Paying for a Discount? Points and Mortgages
The following is from an article published in the Wall Street Journal, September 1st, 2020:
It’s almost as though you have to pay points for the best scenario because it’s just a much better deal.
Our response: Ugh. No. Not if you go with a lender who isn’t a mortgage factory, cranking out loans over the Internet.
Who’s Right about Discount Points?
Points. Call them “Discount Points,” if you please. But we at UHL recognize that in the majority of instances, points provide no discount at all. The amount of payments necessary to recover the upfront fee to reduce an interest rate by 0.25% is not realistic for the average borrower.
Are we saying the Wall Street Journal is wrong? No, of course not. Neither are we naming names and going on an opinionated rant. We are simply taking a look at where that WSJ statement is coming from.
Lender A, B, and C are three of the largest lenders in America. Predominantly online lenders. So, keep in mind that borrowers who see and agree to these rates would click a big red “Start” button and immediately be led down a fast-track, self-serve mortgage experience. Will they be making informed decisions based on the personalized advice of a mortgage expert? Maybe. Maybe not. The largest lenders in America – predominantly conducting business online; which makes it easy for borrowers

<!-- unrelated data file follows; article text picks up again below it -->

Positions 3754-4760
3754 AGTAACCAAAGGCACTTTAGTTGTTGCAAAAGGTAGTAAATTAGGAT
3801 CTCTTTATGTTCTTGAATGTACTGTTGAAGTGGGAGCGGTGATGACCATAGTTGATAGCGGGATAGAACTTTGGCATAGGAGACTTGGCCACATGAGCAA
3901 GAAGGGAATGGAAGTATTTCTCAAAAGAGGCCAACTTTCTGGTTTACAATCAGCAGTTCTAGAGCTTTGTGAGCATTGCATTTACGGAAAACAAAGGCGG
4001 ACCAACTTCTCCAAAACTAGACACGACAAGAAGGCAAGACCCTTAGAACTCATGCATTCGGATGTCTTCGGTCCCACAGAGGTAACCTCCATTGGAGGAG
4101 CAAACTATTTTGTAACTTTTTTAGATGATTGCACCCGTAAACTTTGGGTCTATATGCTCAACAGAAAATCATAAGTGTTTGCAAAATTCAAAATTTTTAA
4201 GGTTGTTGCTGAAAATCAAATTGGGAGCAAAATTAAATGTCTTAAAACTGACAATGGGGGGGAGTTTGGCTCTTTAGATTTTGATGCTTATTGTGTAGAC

Rates are based on a loan amount of $300,000 and 30-year fixed term. Rates were pulled September 3rd, 2020 @ 12:00 PM
Lender A. Interest Rate: 2.99% Included Points: 1.875
Lender A’s quoted rate includes 1.875 discount points. How were we able to find this out? By scrolling down to the disclaimer button. Once clicked, we are brought to a second “Get Started” page. A little more scrolling and a second click of the disclaimers button… Ah-hah! Does every borrower follow this click path?
Lender B. Interest Rate: 2.875% Included Points: ???
The disclaimers of Lender B were more readily available, listed at the bottom of the page, rather than beyond a button. Cool. But there was something disconcerting: a disclaimer that says “Includes points/fees.” How many points? Mysteriously absent from the page… Hm.
Lender C. Interest Rate: 3.250% Included Points: 0
Sweet, no discount points! It took a 7-question survey to find out today’s rates but we got there.
UHL Interest Rate: 2.875% Included Points: 0
Rates on our site are always listed with 0-points. And it says so, right there. For those interested in how mortgage points might effect the rate, there’s an easy-to-read chart. Scroll down the page and your assumptions are highlighted in the call-out box. No digging, clicking, or information sharing necessary.
Let’s draw these numbers together. Lender B and UHL offer the same rate. Except Lender B charges an undisclosed upfront amount to receive that rate. Lender C charges 0 points, just as UHL does. Little problem. Lender C’s 0-point rate is 0.375% higher than UHL’s. And Lender A? We probably don’t need to say anything there.
Points suck. Okay, okay, that sounds a little harsh. But there is truth in numbers. (Such as the numbers above). Unfortunately, not every potential borrower will see the numbers in their truest form. This is an age when it’s widely believed the internet offers the best deal and we want to make known this is not the case with mortgages. The fact that we offer personalized service that a computer never could is an article for another day. So, if for no other reason, contact one of our mortgage bankers for the best possible rates.
McLaughlin, K. (1 September 2020). Discount points on jumbo mortgages are hot again. Here’s why. The Wall Street Journal. Web.